Sunday, January 6, 2019

Death or Sex? Cancer through Reproduction's Eye

Article by Kevin Bermeister

Sex in humans can be traced to the evolution of a Sea Squirt and FuHc, a surreptitiously named gene. But, sexual pursuit didn’t initiate diversity of life, immunity from death did! In a previous article I explained how allorecognition in Sea Squirts, from different colonies resembled polarization at the contact point of an immune synapse between a Natural Killer cell (NK) and its target.

In early stage reproduction an “immunological paradox” occurs at the implantation site in the uterine wall where unexpected, male fertilized blastocyst is not rejected. Allorecognition occurs because maternal NK invades and remodels maternal blood vessels before the arrival of trophoblasts, the external cells of the blastocyst, that carry male antigens, during formation of the placenta that provides the fetus with nutrients.

Sperm and ovum require gametes which are produced during meiotic cell division through phases of cellular polarization. Telophase (see image) resembles NK bound to its target just before the irreversible step that leads to perforin release and the target’s death. In this first Telophase, the yet to be separated pre-gametes contain twice the number of chromosomes, similarly when NK is enjoined to its target. Curiously, inhibitory and activating NK receptors that bind target cells diversify only through meiosis where in gametes the centrosome required for polarization has degenerated.

During meiosis as every gamete was made, research showed the first enzymatic step in meiotic recombination provoked a transient burst of p53 activity. Now it seems equally possible these p53 bursts could be attributed to relaxed transposon (mobile DNA) controls that accompany the meiotic process. Indeed, meiotic double-strand breaks are the proximal trigger for retrotransposon eruptions including in animals lacking p53.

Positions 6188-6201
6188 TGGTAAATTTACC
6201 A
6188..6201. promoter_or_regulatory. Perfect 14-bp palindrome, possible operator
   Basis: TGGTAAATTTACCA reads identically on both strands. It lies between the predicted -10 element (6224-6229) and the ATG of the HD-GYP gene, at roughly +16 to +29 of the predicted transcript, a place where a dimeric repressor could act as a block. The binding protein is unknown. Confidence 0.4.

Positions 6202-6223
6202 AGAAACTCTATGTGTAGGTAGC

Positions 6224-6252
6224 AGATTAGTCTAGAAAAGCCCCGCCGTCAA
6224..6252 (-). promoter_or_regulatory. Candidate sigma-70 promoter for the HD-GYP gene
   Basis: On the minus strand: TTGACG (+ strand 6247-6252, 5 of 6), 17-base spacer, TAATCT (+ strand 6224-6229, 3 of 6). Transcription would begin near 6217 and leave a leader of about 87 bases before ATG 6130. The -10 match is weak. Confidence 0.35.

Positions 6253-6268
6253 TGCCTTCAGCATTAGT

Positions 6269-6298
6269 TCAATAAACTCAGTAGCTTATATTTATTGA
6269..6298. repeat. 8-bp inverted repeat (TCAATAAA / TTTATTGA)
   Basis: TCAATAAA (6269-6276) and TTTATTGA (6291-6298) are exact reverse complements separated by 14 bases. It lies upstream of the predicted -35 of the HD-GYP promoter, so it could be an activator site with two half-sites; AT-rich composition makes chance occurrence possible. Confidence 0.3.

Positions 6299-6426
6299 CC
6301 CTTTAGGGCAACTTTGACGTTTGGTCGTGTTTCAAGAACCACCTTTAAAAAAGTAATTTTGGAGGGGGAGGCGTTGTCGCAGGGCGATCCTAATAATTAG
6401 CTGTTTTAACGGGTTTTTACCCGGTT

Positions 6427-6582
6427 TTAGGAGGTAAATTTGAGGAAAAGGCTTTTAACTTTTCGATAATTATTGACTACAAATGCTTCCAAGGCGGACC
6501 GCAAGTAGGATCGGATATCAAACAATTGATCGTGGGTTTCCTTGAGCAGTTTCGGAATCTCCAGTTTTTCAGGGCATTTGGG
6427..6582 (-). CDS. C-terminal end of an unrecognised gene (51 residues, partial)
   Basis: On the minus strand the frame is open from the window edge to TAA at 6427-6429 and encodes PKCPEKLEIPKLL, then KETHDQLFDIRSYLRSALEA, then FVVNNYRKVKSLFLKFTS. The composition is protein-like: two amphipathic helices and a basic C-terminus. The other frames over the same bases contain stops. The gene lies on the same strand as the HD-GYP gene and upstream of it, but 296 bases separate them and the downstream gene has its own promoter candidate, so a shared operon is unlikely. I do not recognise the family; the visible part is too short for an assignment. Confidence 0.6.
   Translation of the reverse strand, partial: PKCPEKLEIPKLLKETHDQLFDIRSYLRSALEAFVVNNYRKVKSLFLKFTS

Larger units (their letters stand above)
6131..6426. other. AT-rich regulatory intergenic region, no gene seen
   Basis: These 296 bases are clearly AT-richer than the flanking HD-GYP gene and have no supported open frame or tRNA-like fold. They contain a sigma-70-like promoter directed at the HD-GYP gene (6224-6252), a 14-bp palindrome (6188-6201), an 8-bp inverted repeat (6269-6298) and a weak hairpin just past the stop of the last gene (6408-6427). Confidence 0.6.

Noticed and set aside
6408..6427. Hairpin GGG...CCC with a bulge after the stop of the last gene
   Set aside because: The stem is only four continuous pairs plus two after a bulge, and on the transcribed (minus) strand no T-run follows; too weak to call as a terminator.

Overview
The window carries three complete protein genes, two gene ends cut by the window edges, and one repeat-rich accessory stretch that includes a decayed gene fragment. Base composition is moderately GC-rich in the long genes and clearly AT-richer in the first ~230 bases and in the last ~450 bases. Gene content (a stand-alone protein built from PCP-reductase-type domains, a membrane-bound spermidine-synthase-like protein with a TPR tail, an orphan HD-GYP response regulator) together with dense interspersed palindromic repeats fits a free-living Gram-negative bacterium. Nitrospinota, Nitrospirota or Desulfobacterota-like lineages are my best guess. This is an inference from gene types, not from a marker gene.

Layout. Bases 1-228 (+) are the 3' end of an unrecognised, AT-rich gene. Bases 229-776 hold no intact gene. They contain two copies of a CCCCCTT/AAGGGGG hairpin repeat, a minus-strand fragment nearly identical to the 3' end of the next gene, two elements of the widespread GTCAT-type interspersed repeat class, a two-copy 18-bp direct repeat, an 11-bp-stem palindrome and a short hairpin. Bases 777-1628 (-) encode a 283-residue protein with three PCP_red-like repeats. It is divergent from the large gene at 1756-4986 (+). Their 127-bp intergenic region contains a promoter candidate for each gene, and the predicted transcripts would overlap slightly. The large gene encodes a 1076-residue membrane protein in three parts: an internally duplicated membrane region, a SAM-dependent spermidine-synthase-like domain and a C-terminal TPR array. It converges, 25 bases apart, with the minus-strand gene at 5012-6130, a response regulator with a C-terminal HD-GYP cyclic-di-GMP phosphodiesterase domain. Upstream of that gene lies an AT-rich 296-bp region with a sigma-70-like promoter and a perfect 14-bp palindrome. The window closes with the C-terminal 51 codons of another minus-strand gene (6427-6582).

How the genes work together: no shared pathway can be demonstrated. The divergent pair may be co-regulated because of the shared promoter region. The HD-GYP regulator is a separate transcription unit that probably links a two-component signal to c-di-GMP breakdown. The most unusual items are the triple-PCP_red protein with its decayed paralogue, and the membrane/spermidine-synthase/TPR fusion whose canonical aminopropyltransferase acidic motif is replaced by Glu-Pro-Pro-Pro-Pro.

Mature NK can kill its target cell when combinations of inhibiting and activating receptors mediate a ‘non-self’ condition that triggers its polarization. At that point cytotoxic perforin and granzyme release toward the contact point, but NK can cancel the process. Reduced perforin release and binding in the immune synapse between these bound cells underlies the age-related decline in NK cytotoxicity. NK polarization and more generally cells undergoing division may also contribute to our understanding of ageing.

Here, we propose that certain features of the ageing process such as: (i) the increased reactivation rates of latent Mycobacterium tuberculosis, (ii) the slower resolution of inflammatory responses and (iii) the increased incidence of bacterial and fungal infection are attributable in part to an age-associated decline in NK function.

This paper demonstrated a pronounced age‐related impairment in perforin mobilization by NK to the K562 (target cell) contact point. It suggested that defective polarization to the immune synapse underlies the reduction in perforin secretion observed with age. The activation of mitogen‐activated protein kinases (MAPK) is critical for lytic granule (perforin-granzyme) polarization, granule exocytosis and NK Cytotoxicity. It is possible that these proximal signaling events are compromised by aging. In addition, it found that the studied p53 mutants regulated MAP2K3 gene whereas ectopic expression rescued the proliferative defect induced by mutant p53 knockdown.